DuPont to Lead $100 Million Federal Program to Advance Solar Cell Module Research
Prototype Development, Materials Application Capability to be Included in Next Phase of DARPA-Sponsored Research Consortium
WILMINGTON, Del., July 23, 2007 - As part of its strategy to be the leader in developing some of the key materials for more efficient solar panels, DuPont today announced that it will be managing the critical phase of prototype development and applications testing for the newly formed DuPont-University of Delaware Very High Efficiency Solar Cell (VHESC) Consortium. The announcement follows the University of Delaware’s demonstration of a viable design for a solar cell with a potential efficiency increase of 30 percent.
The Defense Advanced Research Projects Agency (DARPA) awarded the consortium $12.2 million as part of a three-year, multi-phase program that could total up to $100 million. DuPont, the only company with more than eight key materials used in solar panels, will manage the consortium of proposed companies and scientific institutions dedicated to the optimization of the VHESC solar cells for efficiency and cost. The company has a 30-year history of science and innovation in the solar industry, developing new materials that make solar cells smaller and lighter, more efficient and cost effective. Solar panels convert light into electrical energy through the use of photovoltaic solar cells.
"DuPont is focused on providing innovative renewable energy technologies to the photovoltaic industry," said DuPont Senior Vice President and Chief Science and Technology Officer Uma Chowdhry. "We applaud the University of Delaware’s milestone achievement in developing a lab-scale solar cell module with exceptional efficiency." We believe the science being developed under this consortium can be transformative if the successes of the program to date can be transitioned from the research laboratory to engineering and manufacturing prototypes. In our view, this is one of the most difficult steps in developing a new technology and we look forward to working with the University of Delaware and others in the next phase of research."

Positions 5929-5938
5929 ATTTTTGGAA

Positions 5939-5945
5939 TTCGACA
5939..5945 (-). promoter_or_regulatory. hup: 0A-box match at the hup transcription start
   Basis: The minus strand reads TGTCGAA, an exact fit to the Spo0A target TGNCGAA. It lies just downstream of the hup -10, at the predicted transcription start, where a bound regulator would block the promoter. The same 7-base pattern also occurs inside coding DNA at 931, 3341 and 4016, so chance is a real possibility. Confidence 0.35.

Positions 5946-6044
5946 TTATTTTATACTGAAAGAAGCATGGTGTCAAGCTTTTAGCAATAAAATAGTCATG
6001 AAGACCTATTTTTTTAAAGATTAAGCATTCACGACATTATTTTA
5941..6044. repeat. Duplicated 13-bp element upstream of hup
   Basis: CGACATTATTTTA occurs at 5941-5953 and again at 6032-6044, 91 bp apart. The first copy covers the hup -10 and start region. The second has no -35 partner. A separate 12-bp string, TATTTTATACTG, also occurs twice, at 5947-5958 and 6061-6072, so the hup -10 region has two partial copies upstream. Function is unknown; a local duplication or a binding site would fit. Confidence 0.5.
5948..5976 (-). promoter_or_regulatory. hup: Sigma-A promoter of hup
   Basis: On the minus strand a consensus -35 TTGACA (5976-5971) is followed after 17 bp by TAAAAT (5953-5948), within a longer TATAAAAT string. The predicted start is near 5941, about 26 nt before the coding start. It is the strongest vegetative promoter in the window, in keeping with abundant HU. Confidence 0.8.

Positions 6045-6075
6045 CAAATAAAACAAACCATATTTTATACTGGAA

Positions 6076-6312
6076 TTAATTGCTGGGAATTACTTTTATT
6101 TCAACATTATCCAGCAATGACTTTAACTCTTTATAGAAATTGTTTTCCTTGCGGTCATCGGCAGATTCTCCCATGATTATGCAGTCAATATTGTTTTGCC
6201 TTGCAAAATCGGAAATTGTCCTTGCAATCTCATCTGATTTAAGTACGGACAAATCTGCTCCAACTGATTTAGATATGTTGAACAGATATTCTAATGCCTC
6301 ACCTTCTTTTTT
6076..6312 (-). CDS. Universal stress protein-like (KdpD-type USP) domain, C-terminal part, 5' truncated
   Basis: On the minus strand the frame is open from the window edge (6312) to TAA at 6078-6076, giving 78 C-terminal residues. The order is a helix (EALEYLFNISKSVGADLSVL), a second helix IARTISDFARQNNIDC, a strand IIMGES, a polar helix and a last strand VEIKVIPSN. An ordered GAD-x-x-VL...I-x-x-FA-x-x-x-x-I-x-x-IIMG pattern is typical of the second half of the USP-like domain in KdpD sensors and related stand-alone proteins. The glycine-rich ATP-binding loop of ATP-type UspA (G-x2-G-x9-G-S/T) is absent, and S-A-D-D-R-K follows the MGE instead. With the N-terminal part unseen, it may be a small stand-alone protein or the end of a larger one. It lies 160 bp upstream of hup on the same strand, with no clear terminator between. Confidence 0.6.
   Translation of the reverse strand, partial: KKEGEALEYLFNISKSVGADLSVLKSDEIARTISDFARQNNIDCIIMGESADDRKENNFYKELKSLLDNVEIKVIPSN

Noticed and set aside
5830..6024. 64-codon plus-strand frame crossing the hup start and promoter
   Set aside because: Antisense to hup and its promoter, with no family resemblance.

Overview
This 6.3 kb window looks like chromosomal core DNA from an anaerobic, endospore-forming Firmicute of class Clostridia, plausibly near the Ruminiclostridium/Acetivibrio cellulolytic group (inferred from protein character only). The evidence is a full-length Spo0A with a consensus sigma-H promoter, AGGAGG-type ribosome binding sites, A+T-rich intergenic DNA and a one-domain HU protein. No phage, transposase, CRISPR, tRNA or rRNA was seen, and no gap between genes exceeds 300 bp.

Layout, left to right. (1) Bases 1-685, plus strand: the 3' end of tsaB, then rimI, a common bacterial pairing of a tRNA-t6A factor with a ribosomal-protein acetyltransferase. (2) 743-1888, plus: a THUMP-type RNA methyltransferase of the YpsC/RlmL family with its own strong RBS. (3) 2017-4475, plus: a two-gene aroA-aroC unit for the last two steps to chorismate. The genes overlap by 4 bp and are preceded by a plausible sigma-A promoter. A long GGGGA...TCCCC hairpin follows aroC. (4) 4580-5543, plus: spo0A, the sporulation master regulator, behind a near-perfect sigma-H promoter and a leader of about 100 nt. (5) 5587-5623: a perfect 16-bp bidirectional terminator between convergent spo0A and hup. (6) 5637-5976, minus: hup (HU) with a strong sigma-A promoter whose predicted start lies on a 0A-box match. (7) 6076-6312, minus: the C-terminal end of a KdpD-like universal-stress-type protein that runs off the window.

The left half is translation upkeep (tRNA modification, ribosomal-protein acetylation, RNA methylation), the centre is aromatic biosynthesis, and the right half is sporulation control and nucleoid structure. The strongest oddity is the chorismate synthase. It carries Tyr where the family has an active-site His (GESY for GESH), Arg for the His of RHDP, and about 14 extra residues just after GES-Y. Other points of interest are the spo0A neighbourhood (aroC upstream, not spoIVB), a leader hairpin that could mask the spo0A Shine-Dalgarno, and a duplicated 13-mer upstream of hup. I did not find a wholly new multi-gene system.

The DuPont-University of Delaware VHESC consortium initially will focus on the development of affordable portable battery chargers based on ultra-high efficiency solar cells, which allow readily deployable recharging of batteries. The proposed system offers significant improvements in solar cell efficiencies compared to existing battery chargers and record flat plate terrestrial solar cells that collect both the direct and diffuse radiation and are not mobile.
Today, American soldiers carry packs that weigh nearly 100 pounds, of which about 20 pounds are the three-day supply of batteries needed to power their gear. The DARPA program aims to dramatically improve battery life and provide the soldier with more power at reduced weight, thus improving mobility, survivability and the availability of advanced electronic technologies on the battlefield. With the higher efficiency of the VHESC technology, solar rechargers could be integrated into common battlefield devices such as night vision goggles, radios and GPS navigation systems.
DuPont offers the broadest portfolio in the photovoltaic solar market, with eight key materials used to make solar cells and modules. The company is manufacturing, or conducting research on, solar energy products at three sites in the United States, as well as in the United Kingdom, Switzerland, China and Japan.
By 2015, DuPont will grow our annual revenues by at least $2 billion from products that create energy efficiency and/or significant greenhouse gas emissions reductions for our customers. Some of this growth will be achieved through solar panel technology. DuPont provides materials for conducting the electricity produced by the cell and for encapsulation of cell assemblies into environmentally stable panels for protection from moisture, UV rays and impact. DuPont is investing approximately $100 million to expand its product offerings in this rapidly growing market.
DuPont – one of the first companies to publicly establish environmental goals 16 years ago – has broadened its sustainability commitments beyond internal footprint reduction to include market-driven targets for both revenue and research and development investments. The goals are tied directly to business growth, specifically to the development of safer and environmentally improved new products for key global markets, including products that help increase energy efficiency.
DuPont is a science-based products and services company. Founded in 1802, DuPont puts science to work by creating sustainable solutions essential to a better, safer, healthier life for people everywhere. Operating in more than 70 countries, DuPont offers a wide range of innovative products and services for markets including agriculture and food; building and construction; communications; and transportation.